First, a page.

Clustering is about grouping the data points based on similarity or dissimilarity among them. Similarity is defined for a dataset in terms of a set of properties of datapoints, for example age, location, salary. Measure of similarity is often experessed as a distance like Euclidean distance, manhattan distance, cosine distance, poisson correlation etc. Correlation alorithm then takes this similarity measure and groups the datapoints into clusters.

- No predictor variables or output variables
- No labels
- Unsupervised

K-Means/Mode/Prototype and Hierarchical clsustering are common clustering methods. Clustering is the method used in segmentation in business terms, like behavioral segmentation, attitudinal segmentation or demographic segmentation

## Similarity Measures

### Euclidean Distance

Geometric distance between two points

If two data points X and Y have n properties in similarity measure then Euclidean distance between them is

`X=(X_1,X_2,X_3,...X_n)`

`Y=(Y_1,Y_2,Y_3,....Y_n)`

`D = \sqrt{( X_1-Y_1)^2 + (X_2-Y_2)^2+...(X_n-Y_n)^2}`

### Centeroid

Centeroid is the center point of the clusters in terms of mean weight of their similarity measures. From above example,

`X=(X_1,X_2,X_3,...X_n)`

`Y=(Y_1,Y_2,Y_3,....Y_n)`

`Centeroid =(\frac{X_1+Y_1}{2},\frac{X_2+Y_2}{2}, \frac{X_3+Y_3}{2}....,\frac{X_n+Y_n}{2} )`

## K-Means Algorithm

- Start with k random(or chosen) centeroids and assign each element to a cluster where distance to the centeroid is minimum - Assign step
- Recompute centeroids in each cluster from the assigned points and reassign elemnts by repeating step1( optimization step)
- Continue till the centerioids dont change

In Optimization step, K-Means tried to minimize the distance from members to the mean of the clusters. Cost function can be written as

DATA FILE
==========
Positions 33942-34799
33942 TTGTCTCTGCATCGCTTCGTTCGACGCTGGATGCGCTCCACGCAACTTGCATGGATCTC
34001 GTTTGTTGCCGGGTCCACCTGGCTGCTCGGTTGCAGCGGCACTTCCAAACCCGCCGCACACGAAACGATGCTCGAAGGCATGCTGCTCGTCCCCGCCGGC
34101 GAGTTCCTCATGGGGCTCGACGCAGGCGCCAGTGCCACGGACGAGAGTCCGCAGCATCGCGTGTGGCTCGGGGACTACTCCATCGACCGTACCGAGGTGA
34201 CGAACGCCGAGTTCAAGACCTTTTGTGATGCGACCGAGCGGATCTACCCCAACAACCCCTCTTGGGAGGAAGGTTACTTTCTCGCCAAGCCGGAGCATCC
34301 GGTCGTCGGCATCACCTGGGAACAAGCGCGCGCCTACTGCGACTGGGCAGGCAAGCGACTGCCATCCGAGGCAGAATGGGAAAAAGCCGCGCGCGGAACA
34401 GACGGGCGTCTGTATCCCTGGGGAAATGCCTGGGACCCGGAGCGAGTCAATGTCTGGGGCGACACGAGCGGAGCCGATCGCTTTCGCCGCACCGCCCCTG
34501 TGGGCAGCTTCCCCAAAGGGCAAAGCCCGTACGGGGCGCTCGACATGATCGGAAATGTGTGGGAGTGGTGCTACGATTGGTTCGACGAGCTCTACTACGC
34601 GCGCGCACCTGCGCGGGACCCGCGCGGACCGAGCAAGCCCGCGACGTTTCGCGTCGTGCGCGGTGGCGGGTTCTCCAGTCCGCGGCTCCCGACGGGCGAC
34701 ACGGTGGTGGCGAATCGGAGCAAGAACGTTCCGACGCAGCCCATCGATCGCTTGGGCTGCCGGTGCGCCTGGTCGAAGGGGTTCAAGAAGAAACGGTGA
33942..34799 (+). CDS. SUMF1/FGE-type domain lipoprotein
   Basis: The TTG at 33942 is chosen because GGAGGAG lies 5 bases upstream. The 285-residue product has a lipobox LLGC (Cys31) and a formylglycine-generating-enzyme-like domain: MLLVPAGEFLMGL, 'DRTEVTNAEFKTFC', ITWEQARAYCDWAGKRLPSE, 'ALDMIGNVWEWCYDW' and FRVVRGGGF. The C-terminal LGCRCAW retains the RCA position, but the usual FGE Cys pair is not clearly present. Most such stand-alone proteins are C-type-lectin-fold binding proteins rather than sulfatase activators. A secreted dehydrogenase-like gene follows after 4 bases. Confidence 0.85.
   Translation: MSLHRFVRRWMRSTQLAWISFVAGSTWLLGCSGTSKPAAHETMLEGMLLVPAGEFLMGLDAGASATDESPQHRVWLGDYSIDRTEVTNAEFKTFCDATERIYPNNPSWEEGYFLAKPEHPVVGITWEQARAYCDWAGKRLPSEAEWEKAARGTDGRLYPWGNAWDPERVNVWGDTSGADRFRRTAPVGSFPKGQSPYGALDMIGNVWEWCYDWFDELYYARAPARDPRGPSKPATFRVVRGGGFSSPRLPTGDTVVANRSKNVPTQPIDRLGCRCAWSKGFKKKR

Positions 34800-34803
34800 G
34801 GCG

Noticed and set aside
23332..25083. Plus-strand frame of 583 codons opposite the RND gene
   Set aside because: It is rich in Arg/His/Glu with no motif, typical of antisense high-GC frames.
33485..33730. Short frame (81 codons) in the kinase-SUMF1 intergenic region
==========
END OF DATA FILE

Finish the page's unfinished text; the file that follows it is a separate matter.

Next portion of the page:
`J = \sum_{i=1}^{n}||X_{i}-\mu _{k(i)}||^2`

Rearranging for K clusters

`=\sum_{k=1}^{K}\sum_{i\epsilon C_k{} }^{}||X_{i}-\mu _{k}||^2`

#### K++ Algorithm

It is important to choose the initial clusters wisely so that algorithm converges on an optimal solution. In K++, initial centeroids are chosed based on an algorithm that tries to initialize centeroid that are far apart from each other. Steps:

- Select the first centroid randomly from the data points.
- For each data point compute its distance from the nearest, previously chosen centroid.
- Select the next centroid from the data points such that the probability of choosing a point as centroid is directly proportional to its distance from the nearest, previously chosen centroid. (i.e. the point having maximum distance from the nearest centroid is most likely to be selected next as a centroid)
- Repeat steps 2 and 3 untill k centroids have been sampled

### Important Considerations for K_Means Clustering

- Number of required clusters,k, is decided outside the algorithm. This means it is an input to running the algorithm
- Algorithm may find different clusters if the initial centerioids are different
- Algorithm is sensitive to outliers( distance and mean are affected)
- Input needs to be scaled to same scale. Non-standard data can influence distance measure
- Categorical input cannot work with K_means. This because mean doesnt make sense in catagorical variables. Use K-Mod instead
- Convergence of algorithm may take many iterations an may not converge at all. A limit on number of iterations should be set when running the algorithm

### Cluster Tendency and Hopkins Statistics

Before applying the K-Mean algorithm, it is prudent to check if the data actually has some meaningful clusters in it. A metric to evaluate this is called Cluster Tendency. Hopkins statistics is used to measure cluster tendency. Interpretation of Hopkins statistic:

- 0-0.3 - dataset regularly placed
- around 0.5 - 03-0.7 - random dataset
- 0.7-1 - suitable for clusters

## KMeans Analysis in Python

K-Means is very popular with segmentation analysis like RFM(Recency, Monetary Value and Frequesncy) of retail customers